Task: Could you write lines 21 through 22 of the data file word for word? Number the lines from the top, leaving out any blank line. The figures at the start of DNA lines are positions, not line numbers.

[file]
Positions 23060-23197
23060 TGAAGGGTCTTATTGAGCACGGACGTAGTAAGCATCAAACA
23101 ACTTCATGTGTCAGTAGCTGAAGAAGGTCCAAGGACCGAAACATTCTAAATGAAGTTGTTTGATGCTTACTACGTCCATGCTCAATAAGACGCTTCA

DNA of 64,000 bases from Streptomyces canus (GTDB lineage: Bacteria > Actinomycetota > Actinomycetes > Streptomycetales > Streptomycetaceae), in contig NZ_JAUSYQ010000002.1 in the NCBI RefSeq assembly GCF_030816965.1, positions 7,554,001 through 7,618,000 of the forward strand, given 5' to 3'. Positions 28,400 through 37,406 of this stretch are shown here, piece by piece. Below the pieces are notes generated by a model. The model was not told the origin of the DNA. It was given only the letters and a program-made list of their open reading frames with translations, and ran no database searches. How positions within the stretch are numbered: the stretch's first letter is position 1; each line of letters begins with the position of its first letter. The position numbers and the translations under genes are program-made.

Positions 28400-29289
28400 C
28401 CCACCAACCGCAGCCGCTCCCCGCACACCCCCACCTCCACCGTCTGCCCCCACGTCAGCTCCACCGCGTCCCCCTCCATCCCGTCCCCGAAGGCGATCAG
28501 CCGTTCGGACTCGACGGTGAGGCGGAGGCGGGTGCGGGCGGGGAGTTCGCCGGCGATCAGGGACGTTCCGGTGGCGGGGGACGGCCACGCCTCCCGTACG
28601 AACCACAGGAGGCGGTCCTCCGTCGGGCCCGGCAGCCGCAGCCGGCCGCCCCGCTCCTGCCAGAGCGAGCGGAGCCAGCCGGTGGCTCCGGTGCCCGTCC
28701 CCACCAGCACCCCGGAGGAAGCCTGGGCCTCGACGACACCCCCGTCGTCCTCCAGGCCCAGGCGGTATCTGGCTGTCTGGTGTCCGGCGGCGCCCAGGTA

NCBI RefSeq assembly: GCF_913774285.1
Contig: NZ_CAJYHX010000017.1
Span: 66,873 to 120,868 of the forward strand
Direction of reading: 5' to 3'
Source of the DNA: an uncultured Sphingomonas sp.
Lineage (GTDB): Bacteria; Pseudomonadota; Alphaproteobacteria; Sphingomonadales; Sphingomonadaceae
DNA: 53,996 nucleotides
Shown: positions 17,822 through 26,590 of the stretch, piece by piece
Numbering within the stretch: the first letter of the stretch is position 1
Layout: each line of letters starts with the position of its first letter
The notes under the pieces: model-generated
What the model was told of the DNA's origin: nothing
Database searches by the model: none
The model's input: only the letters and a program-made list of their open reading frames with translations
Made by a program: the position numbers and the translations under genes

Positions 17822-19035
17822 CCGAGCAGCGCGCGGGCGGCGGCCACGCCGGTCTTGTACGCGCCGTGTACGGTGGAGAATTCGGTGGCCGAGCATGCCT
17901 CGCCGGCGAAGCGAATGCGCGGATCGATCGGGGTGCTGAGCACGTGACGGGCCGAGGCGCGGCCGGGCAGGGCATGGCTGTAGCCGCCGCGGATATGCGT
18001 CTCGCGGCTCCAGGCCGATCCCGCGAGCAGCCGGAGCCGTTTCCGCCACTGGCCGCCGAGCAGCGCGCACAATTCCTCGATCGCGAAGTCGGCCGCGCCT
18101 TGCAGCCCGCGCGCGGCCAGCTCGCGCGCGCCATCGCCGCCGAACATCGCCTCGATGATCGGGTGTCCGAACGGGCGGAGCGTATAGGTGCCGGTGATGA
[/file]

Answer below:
The notes under the pieces: model-generated
What the model was told of the DNA's origin: nothing